Arsenic trioxide-induced growth arrest of human hepatocellular carcinoma cells involving FOXO3a expression and localization

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Abstract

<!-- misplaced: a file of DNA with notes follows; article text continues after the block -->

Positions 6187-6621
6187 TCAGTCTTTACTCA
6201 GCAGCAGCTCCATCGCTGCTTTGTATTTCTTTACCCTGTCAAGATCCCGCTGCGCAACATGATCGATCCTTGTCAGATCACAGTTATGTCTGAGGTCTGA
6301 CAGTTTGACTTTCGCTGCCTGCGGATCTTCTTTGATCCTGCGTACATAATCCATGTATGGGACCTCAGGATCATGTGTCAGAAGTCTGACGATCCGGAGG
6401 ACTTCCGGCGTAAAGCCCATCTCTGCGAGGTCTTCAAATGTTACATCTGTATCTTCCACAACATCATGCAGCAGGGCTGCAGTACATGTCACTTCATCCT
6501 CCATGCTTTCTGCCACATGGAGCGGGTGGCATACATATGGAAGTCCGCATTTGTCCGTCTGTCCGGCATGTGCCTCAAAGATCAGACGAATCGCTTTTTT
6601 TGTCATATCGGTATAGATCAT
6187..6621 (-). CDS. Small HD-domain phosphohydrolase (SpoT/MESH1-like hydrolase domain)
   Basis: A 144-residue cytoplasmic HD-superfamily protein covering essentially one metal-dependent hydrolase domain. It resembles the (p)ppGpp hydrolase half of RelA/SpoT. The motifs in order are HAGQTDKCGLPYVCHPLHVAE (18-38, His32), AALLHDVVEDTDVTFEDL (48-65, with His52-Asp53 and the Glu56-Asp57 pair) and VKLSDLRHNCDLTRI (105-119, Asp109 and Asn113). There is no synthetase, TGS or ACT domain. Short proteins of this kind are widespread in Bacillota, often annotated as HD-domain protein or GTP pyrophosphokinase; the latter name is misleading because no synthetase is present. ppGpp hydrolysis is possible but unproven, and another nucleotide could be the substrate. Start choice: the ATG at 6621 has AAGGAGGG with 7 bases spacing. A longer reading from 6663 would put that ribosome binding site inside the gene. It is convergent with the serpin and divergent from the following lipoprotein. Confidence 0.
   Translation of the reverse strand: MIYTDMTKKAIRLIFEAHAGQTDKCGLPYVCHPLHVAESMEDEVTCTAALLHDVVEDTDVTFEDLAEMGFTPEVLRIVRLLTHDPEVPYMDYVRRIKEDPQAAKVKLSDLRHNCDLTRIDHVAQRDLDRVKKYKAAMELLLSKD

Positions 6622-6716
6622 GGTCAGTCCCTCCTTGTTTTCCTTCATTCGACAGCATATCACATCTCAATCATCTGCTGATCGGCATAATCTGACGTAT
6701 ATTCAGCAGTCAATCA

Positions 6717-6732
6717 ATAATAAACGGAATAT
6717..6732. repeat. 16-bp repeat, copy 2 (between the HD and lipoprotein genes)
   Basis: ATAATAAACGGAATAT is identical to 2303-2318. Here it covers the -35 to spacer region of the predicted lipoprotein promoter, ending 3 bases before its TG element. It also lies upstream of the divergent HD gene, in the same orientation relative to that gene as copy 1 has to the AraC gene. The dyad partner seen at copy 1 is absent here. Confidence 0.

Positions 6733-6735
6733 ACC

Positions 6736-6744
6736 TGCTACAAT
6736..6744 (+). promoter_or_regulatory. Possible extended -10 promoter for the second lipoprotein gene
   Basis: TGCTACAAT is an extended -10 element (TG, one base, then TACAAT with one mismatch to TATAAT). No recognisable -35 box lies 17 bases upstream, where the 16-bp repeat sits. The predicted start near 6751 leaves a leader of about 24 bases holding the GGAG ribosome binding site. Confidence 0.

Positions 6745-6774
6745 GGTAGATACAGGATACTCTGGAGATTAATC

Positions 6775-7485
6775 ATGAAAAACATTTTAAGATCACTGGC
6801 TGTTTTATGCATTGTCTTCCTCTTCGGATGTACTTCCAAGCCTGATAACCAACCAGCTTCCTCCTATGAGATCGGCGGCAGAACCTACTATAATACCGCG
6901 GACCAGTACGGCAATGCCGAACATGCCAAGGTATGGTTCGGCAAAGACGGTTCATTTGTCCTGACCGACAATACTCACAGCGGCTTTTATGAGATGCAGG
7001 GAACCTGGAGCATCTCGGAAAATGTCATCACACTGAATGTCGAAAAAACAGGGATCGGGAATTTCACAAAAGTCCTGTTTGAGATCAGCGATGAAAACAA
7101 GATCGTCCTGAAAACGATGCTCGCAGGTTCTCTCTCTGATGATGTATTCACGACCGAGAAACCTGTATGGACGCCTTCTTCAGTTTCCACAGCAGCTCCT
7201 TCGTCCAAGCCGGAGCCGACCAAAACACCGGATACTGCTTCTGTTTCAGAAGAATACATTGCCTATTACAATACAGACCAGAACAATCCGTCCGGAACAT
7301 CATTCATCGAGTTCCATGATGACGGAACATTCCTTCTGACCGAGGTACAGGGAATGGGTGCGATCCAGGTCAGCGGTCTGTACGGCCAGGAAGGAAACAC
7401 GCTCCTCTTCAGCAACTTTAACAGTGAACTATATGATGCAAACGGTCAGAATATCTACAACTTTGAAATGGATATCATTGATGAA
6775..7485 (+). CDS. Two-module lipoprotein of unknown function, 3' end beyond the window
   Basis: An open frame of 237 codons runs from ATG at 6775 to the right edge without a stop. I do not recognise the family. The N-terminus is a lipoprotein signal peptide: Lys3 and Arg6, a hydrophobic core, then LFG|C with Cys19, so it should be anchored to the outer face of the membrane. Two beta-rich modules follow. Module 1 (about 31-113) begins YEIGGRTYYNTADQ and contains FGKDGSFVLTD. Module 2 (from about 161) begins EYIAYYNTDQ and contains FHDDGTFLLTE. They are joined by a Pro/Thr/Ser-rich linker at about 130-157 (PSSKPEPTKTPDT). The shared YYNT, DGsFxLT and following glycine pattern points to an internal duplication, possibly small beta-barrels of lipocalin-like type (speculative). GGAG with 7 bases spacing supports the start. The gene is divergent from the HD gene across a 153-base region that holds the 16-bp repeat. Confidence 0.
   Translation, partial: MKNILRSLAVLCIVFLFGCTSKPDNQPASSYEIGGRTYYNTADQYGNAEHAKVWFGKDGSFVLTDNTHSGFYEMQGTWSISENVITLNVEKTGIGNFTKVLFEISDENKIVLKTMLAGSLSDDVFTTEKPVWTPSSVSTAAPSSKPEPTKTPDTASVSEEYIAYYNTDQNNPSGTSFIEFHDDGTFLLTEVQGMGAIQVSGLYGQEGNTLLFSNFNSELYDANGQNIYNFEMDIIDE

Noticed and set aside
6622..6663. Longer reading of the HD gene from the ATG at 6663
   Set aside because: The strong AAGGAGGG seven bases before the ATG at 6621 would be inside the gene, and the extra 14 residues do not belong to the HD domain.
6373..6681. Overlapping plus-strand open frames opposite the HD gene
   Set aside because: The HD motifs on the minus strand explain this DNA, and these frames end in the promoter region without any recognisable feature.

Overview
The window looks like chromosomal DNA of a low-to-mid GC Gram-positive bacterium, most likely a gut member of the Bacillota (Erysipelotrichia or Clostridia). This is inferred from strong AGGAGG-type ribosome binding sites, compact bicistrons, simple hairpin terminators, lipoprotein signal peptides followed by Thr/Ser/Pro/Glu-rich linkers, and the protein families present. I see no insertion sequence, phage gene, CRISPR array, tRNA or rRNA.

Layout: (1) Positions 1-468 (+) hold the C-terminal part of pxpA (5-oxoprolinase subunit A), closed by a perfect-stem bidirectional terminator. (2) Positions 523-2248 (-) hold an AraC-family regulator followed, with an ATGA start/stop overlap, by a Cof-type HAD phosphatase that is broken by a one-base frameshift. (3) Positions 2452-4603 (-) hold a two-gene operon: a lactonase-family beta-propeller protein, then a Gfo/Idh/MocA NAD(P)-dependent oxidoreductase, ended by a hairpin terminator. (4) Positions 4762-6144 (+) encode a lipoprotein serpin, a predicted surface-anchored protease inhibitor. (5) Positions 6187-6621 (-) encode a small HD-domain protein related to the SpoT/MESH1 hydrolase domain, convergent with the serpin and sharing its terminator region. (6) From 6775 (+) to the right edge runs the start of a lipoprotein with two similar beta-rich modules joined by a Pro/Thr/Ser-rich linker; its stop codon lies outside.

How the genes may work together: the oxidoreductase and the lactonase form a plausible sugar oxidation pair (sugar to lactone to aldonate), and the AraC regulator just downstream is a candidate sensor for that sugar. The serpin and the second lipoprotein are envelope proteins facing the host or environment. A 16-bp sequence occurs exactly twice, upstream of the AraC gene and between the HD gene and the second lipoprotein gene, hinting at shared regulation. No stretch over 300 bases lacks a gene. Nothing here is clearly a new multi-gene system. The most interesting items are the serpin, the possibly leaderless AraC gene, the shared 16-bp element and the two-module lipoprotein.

Human hepatocellular carcinoma (HCC) remains incurable with current therapies, and novel biologically based therapies are urgently needed. Arsenic agents have long been used as anticancer agents in traditional Chinese medicine. In this study, to evaluate the effect of As2O3 on HCC cells, we investigate cell growth inhibition, cell cycle arrest, and the molecular mechanism after As2O3 treatment in human HCC cells in vitro. We detected the proliferation of HCC cells by the Cell Counting Kit and FACS/Calibur Flow Cytometer and analyzed the expression and localization of FOXO3a by Western blotting Analysis and Cell Fractionation. Furthermore, we study the Akt activation after As2O3 treatment and the HCC cells proliferation after combination of As2O3 with PI3K inhibitor Wortmannin. As2O3 significantly inhibited the proliferation of all the three HCC cell lines (SMMC7721, HepG2, Hep3B) tested in this study in a dose-dependent manner. Western blotting revealed that treatment HCC cells HepG2 with As2O3 resulted in the increasing of FOXO3a expression and triggered phosphorylation of FOXO3a at the Thr32 residue decrease. This FOXO3a accumulation correlated well with the As2O3-induced reduction of active Akt. Nuclear and cytoplasmic protein extracts isolated from the HCC cell line HepG2 revealed that the amount of nuclear FOXO3a was increased by treatment with As2O3, whereas the amount of cytoplasmic FOXO3a was decreased. Both As2O3 and PI3K/Akt inhibitor Wortmannin induced cell cycle arrest. However, compared with As2O3 alone, PI3K inhibitor Wortmannin combined with As2O3 enhanced the antitumor effect of As2O3 through induction of apoptosis. These findings suggest that As2O3 at a clinically safe concentration may be an effective chemotherapeutic agent, and that As2O3 and PI3K/Akt inhibitor Wortmannin may synergize for HCC cells. Taken together, the present study may suggest a specific molecular mechanism by which HCC cell lines are susceptible to the As2O3 therapy through FOXO3a expression and localization.

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